Since the week of April 5, fewer than 1 percent of flu tests have detected the virus, and off-season flu counts are at historical lows. From May 17 to August 8, only 0.2 percent of flu tests gave positive results, compared with 2.35 percent last year, 1.04 percent in 2018 and 2.36 percent in 2017. The sharp drop-off of flu cases might just have been the natural end of the flu season. However, the decrease in percent positivity after March 1 “was dramatic, suggesting other factors were at play,” the researchers wrote.
If social distancing and other measures to contain COVID-19 remain in place, the flu season in the United States might be blunted or delayed, the researchers wrote. But don’t bank on it, other experts say. If there’s anything experts who try to predict influenza activity have learned is that flu is unpredictable.
Battle for dominance
Predicting how flu will play with COVID-19 is trickier still.
Richard Webby, a virologist at St. Jude Children’s Research Hospital in Memphis, Tenn., is involved in efforts to predict which flu strains will dominate so that vaccines can be designed accordingly. One pattern Webby and other flu researchers have seen over and over again is that when a new pandemic influenza strain arises, it pushes out another strain. For instance, when the 2009 H1N1 influenza pandemic strain emerged, another H1N1 flu strain that had been circulating since 1977 disappeared.
SARS-CoV-2 — the virus that causes COVID-19 — and influenza will be competing for hosts to infect, which may result in one virus squeezing out the other, Webby says.
“I find it difficult to believe that there’s going to be widespread flu and widespread COVID activity at the same time. I think one of them will dominate. I couldn’t tell you which one it will be,” he says. Admittedly on the fence, he says that if asked to bet which disease will predominate, “I’d put a little bit of money each way.” He says the two diseases probably won’t both go gangbusters, “but I could easily be horribly wrong.”
Getting a double dose
In the battle for hosts, sometimes both viruses win, infecting a person at the same time.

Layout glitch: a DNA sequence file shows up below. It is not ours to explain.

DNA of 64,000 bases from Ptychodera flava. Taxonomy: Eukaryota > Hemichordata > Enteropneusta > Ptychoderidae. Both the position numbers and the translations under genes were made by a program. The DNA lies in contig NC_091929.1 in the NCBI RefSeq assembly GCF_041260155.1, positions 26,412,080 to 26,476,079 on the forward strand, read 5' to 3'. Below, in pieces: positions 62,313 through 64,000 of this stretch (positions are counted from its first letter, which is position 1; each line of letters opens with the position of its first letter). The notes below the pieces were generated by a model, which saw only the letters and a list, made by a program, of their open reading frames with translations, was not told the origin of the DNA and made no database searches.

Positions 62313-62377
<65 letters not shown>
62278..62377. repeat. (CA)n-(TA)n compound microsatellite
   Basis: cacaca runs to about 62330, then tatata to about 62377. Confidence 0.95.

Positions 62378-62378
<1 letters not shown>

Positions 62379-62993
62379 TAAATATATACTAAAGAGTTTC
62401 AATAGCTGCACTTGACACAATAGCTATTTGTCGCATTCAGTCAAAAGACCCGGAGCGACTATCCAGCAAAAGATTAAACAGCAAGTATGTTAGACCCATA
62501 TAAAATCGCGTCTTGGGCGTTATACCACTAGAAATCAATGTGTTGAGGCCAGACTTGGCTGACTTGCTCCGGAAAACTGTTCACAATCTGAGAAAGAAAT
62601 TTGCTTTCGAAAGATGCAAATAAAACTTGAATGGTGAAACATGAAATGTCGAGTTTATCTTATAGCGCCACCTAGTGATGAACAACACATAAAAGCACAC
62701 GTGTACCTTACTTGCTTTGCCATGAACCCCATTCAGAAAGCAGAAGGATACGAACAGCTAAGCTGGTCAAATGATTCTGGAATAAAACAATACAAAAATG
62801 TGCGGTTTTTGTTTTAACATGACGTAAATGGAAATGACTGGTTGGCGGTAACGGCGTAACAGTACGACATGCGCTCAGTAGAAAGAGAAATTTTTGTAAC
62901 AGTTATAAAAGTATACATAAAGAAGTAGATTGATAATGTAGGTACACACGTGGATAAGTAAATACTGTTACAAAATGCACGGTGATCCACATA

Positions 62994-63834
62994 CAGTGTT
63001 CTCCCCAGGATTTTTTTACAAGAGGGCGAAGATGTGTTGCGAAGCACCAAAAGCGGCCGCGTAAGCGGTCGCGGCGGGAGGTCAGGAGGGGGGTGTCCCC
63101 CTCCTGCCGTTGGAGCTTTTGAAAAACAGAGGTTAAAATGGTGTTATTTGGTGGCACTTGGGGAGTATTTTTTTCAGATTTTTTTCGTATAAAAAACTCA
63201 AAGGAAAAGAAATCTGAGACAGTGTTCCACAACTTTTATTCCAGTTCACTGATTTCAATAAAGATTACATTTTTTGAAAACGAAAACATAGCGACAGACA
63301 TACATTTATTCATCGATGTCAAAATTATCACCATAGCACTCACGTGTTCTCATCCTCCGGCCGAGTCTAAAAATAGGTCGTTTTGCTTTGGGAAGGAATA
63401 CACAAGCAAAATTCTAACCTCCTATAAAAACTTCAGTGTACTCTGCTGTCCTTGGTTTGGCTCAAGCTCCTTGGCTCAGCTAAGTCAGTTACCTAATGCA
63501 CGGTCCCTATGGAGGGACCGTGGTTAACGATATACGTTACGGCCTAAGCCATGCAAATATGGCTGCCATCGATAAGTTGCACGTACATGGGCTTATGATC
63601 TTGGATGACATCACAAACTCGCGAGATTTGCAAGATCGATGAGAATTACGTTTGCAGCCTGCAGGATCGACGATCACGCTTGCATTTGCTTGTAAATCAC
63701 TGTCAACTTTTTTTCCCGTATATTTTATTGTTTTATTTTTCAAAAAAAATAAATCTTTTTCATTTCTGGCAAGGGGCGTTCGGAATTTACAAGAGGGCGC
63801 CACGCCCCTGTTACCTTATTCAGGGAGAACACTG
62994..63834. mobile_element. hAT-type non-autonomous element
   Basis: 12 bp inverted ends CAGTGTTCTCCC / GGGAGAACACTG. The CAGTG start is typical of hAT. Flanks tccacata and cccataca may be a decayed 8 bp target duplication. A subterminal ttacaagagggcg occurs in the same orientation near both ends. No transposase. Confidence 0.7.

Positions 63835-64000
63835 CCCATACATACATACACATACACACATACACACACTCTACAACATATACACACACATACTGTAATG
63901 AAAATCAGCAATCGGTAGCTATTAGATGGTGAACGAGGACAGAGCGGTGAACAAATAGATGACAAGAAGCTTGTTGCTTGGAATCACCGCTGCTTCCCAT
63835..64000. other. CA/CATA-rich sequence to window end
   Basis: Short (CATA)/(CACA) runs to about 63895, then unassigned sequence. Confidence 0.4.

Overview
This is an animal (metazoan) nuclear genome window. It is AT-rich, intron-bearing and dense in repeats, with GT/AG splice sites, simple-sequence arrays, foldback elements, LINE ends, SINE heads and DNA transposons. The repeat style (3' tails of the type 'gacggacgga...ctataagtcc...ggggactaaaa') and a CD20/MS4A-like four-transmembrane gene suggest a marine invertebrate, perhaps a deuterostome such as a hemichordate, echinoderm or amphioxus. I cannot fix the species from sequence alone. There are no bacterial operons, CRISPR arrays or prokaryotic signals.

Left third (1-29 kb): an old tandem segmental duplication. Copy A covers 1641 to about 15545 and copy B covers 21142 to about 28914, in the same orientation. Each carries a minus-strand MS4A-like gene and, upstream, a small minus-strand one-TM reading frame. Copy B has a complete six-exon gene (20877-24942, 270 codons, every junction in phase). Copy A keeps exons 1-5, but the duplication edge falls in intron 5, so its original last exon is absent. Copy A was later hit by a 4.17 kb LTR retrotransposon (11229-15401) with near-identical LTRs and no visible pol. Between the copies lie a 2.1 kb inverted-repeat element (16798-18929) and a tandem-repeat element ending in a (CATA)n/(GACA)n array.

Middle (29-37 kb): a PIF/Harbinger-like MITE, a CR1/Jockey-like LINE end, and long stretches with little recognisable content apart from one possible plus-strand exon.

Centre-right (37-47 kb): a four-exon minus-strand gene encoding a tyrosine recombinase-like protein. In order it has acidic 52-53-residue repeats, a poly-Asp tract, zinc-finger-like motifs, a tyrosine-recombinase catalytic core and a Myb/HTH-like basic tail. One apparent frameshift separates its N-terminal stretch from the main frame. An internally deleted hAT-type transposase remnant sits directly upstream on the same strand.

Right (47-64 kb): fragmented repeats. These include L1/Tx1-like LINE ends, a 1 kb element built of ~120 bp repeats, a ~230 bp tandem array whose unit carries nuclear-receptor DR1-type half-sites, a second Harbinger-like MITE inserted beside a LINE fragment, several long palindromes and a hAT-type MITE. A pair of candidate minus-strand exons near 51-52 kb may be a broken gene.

As New York and New Jersey became hot spots of coronavirus spread in the spring, COVID-19 “patients were coming around the clock” to St. Joseph’s University Medical Center in Paterson, N.J., where Balraj Singh works. Singh, a hematologist and oncologist, was called in to treat the patients’ blood clots and plummeting blood cell counts. As he did so, he decided to also test his patients for infections with other viruses that produce similar symptoms. He and colleagues discovered that three of their patients were infected with SARS-CoV-2 and influenza at the same time. They reported the cases August 18 in Cureus.
Two of the patients had to be intubated, but Singh and colleagues can’t say whether the dual infections made their illnesses worse. All were eventually discharged. It was important to publish the case reports “so somebody else can have a little bit of a head start” in recognizing that some people may have double trouble from viruses, he says.
Coinfections with SARS-CoV-2 and influenza will probably be uncommon, says David Morens, a virologist and infectious diseases doctor who is the senior scientific advisor to the director of the U.S. National Institute of Allergy and Infectious Diseases in Bethesda, Md.
One analysis suggests only about 3 percent of COVID-19 patients were simultaneously infected with another virus, researchers reported online May 27 in the Journal of Infection. Those researchers examined 30 studies, mostly from China, that reported on dual infections with bacteria or viruses in people sick with COVID-19. The most common viruses to double up with SARS-CoV-2 were RSV and influenza A.